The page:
The origin of the word caviar is highly contested. Some claim that the Turks were the first to coin the word “Khavyar.” References to the caviar back to antiquity when Phoenician, Egyptian and Roman coastal population began to salt and retention of sturgeon eggs.
The Persians used the term “Chav-jar” or “power cake” because they considered the caviar as a stimulant that increases endurance and strength.
They are the first people known to have eat sturgeon eggs, enjoying the incredible potential of the Caspian Sea and its rivers nearby.
Having conquered the major trade routes of Central Europe, caviar made its first appearance at the Russian court and quickly becomes the guilty pleasure of the Tsars. Caviar then slowly gained popularity in Europe, where it became a delicacy for aristocrats.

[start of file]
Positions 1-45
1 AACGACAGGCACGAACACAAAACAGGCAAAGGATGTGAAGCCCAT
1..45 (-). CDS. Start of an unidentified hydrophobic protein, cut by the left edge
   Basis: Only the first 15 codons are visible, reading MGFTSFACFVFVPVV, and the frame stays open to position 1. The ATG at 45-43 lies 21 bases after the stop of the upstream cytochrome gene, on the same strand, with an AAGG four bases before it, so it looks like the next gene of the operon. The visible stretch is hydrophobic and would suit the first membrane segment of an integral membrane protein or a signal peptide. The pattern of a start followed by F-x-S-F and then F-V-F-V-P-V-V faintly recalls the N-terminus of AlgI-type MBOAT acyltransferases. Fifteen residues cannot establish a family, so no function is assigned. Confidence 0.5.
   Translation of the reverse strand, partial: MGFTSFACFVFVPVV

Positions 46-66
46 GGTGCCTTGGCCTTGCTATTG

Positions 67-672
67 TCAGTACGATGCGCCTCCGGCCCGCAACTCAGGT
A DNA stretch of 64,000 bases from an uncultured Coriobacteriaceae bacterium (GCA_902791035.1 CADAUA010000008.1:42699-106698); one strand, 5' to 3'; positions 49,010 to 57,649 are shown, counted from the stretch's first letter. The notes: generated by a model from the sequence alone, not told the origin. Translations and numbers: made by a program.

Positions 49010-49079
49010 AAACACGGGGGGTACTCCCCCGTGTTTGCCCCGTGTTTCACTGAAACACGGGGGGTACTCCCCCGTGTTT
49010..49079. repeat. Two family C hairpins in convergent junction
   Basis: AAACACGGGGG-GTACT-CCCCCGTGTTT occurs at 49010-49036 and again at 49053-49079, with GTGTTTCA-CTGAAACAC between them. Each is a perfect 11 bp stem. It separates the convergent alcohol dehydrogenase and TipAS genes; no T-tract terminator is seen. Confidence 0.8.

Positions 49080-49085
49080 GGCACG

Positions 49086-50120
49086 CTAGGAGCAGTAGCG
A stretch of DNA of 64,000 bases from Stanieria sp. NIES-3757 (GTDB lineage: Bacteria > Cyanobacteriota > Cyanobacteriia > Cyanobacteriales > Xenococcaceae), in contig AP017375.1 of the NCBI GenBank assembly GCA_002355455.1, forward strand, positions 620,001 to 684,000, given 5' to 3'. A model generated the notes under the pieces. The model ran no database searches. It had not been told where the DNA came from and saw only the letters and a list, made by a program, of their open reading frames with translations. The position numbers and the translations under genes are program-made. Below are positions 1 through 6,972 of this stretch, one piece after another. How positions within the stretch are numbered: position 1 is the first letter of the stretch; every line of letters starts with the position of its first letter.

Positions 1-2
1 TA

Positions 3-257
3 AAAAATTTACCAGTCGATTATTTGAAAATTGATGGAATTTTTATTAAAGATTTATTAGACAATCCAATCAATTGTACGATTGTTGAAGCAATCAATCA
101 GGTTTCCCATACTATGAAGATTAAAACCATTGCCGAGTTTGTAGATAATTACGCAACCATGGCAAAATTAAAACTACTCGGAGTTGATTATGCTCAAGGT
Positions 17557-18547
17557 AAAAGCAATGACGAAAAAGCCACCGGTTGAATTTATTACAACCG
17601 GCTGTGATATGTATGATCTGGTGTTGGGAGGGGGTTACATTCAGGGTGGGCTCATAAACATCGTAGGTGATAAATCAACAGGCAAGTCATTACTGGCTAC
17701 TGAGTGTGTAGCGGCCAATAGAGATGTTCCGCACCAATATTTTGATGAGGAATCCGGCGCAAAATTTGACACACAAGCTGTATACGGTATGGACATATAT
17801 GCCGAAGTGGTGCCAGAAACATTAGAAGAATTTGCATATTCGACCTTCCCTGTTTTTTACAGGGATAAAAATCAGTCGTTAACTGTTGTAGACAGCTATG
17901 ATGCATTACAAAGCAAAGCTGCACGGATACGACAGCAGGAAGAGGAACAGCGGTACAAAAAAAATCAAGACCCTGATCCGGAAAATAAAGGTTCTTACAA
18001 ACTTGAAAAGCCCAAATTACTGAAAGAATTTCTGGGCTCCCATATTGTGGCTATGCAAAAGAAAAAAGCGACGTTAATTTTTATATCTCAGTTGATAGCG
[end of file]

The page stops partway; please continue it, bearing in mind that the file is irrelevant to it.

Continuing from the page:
Over time, caviar began to appear more popular way. In the United States in the late 19th century, sturgeon eggs were sold in saloons, hoping that his salty flavor make them thirsty customers. Sold to a frivolous price, quality caviar rapidly declined.
In Paris in the Roaring Twenties, the caviar is back as a gourmet product served in the best restaurants in the country. The Russian monarchy exiled intellectuals and aristocrats who fled the Bolshevik Revolution of 1917, with the help of home Petrossian, have revived the art and passion of caviar.
… When you eat caviar, you should not think only fish eggs; It demystifies the experience by killing the passion and the spark of an exceptional moment.
Tasting caviar is only a way to whet his appetite for more. A kiss is appreciated at the time; but some great kisses never lasts long enough to be fully satisfied.